Trustee. Eggcup have a hard-working and friendly team of staff,
volunteers and trustees and I was honoured to accept the invitation.

When I am not “Eggcupping” I like to read, watch live cricket, cook and
do jigsaw puzzles (not at the same time though)!  My two grandchildren
also keep me on my toes.

Greg Myers – Trustee

I came to eggcup through my other volunteering activities, where I saw how many people have difficulty getting enough food for themselves and their families. The food banks deal with brief crises, such as a benefits sanction or the sudden loss of a job. But we need longer- term ways to work with and support the many people who are always just on the edge of getting by, with jobs that don’t pay enough or give variable hours, and with erratic and punitive benefits.

So I joined this project thinking about food poverty. But as I’ve worked with my colleagues, I have become more aware of just how much food is wasted, of how it has become part of the system of food production and distribution, and of how much it costs the environment. (And I’ve become more aware of the waste in my own practices of shopping, cooking, and eating). The long-term challenge is both reducing food waste, and getting food that is in the wrong place to people who can use it.

To answer the question everyone asks me as soon as I open my mouth, I am originally from Idaho, in the Rocky Mountains of the western USA. I came to the UK more than 35 years ago, and taught linguistics for many years at Lancaster University. I retired two years ago. When I am not volunteering, I like to walk and take photos.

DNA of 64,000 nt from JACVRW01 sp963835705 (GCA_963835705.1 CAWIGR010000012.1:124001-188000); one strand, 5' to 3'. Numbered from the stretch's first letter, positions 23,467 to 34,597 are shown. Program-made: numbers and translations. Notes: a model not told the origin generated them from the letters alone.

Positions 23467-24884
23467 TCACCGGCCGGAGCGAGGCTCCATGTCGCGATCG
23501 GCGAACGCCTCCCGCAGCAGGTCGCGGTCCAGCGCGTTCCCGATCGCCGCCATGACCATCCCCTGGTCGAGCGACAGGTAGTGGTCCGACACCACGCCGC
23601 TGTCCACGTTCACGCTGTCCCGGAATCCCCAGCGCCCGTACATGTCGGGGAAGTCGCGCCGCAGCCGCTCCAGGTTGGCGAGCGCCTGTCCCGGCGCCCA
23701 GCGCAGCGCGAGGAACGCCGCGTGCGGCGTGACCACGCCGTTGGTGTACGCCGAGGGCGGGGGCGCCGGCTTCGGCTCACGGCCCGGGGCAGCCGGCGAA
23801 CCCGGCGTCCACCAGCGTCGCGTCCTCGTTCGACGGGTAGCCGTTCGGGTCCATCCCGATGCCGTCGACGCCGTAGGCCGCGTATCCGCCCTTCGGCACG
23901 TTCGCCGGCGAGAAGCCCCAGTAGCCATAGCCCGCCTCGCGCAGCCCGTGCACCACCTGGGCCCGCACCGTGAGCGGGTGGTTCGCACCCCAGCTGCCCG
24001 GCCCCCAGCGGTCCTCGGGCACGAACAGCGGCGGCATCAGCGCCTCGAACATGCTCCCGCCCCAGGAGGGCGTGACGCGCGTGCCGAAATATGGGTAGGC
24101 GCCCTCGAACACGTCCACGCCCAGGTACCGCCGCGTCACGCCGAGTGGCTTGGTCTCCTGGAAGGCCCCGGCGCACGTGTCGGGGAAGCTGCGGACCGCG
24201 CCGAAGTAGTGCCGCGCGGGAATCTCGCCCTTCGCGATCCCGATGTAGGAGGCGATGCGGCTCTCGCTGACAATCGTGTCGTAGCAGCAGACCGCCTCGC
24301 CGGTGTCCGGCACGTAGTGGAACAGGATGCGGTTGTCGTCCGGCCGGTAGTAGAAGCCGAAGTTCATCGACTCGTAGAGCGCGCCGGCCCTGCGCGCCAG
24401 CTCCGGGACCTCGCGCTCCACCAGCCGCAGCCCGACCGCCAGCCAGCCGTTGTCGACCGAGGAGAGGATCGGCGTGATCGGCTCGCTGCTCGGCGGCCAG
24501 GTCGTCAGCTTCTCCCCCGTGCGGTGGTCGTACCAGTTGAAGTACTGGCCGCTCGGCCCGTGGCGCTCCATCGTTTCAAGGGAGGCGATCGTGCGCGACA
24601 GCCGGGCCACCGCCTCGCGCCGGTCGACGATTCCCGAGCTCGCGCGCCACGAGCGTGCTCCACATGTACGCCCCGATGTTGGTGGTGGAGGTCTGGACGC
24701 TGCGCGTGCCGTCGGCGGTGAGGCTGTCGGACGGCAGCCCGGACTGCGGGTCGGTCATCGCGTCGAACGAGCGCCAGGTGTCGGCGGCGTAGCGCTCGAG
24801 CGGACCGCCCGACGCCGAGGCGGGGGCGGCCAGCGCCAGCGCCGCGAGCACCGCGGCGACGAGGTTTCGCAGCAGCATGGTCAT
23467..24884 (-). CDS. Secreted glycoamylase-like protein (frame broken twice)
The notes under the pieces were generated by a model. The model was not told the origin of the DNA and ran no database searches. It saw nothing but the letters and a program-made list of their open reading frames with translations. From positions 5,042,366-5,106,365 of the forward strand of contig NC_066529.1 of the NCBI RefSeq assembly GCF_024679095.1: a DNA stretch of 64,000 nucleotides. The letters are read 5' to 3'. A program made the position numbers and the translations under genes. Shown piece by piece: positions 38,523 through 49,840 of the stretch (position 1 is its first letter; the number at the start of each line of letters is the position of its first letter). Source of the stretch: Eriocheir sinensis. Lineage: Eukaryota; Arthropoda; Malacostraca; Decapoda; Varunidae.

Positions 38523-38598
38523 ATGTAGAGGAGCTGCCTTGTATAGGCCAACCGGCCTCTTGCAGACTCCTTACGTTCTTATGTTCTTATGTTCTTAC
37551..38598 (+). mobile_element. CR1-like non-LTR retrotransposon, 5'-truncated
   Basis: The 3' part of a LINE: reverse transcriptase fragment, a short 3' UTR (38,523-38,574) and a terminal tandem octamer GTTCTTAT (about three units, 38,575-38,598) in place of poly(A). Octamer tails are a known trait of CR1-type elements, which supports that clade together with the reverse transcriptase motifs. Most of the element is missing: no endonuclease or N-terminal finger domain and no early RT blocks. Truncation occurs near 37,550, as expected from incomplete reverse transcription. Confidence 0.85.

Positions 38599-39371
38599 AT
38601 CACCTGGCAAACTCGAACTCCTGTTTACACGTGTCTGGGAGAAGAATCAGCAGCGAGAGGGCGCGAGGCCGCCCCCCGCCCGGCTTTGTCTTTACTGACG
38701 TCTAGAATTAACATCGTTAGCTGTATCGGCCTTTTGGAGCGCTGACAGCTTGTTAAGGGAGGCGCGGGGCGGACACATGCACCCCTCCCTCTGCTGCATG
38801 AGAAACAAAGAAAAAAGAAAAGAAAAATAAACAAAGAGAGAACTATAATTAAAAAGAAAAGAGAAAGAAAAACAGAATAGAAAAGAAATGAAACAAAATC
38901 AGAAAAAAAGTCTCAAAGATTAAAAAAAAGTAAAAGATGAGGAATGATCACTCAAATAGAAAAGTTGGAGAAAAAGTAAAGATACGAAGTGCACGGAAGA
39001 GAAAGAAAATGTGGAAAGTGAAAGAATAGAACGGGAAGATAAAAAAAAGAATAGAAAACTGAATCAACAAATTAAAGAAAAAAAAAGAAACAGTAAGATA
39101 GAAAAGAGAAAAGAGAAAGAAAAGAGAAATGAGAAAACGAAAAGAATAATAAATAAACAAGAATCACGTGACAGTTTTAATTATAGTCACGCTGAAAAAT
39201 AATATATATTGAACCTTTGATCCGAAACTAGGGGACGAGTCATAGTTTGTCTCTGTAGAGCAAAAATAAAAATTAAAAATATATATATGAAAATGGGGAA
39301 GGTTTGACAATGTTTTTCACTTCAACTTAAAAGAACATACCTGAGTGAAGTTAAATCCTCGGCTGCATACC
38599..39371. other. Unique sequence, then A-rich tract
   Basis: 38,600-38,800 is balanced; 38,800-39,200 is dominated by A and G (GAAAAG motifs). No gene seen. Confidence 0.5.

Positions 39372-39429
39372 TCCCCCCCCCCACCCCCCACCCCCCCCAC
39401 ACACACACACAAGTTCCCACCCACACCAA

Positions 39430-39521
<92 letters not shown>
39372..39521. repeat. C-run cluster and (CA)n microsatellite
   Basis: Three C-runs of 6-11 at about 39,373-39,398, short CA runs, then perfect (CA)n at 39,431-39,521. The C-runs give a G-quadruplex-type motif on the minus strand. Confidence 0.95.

Deborah Finn – Trustee

I stumbled into all of this without much of a plan.  I find it really unacceptable that some people struggle to have enough money to eat, pay the bills, feel secure in their home.  We have to work towards a better world in the long term, but I felt like I needed to do something more immediate.  So back in 2016 I set up the first surplus food club in the district.  It worked really well and the idea took off and now we have quite a few clubs in the area.  We’re loosely grouped together in an Intercepted Food Club Alliance.  The food club idea took off so well that it started to seem like we could do with having our own redistribution centre right here, making it a lot easier for people to run clubs.  Eggcup came into being to make that happen.  Now that Eggcup is standing on its own two feet, I’m hoping that soon I’ll be able to get back to some of my hobbies of painting, writing and canoeing.

Could you be an Eggcup Trustee?

Our Values:

Solidarity: A belief in the need to stand together, mutually support and cooperate with other food organisations to strengthen our thriving community food network in order to supply people with food.

Justice and fairness: A belief that having enough food to live, grow and thrive is a basic human right, and food should be distributed fairly. We will supply food clubs and community groups equitably with the food stuffs we source.

Facilitation: A belief that those who have the resources to help others to develop their potential should do so.  We will support existing food clubs and stimulate the growth of new clubs, providing training to volunteers and continuously learning with the community.

Sustainability:  A belief in working towards a food system designed for people and the planet.  Where food is designated as surplus it should be eaten by people wherever possible.  We will avoid waste and wherever possible, promote sustainable practices that benefit good nutrition and the health of the environment.   We aim for financial sustainability as a non-profit organisation.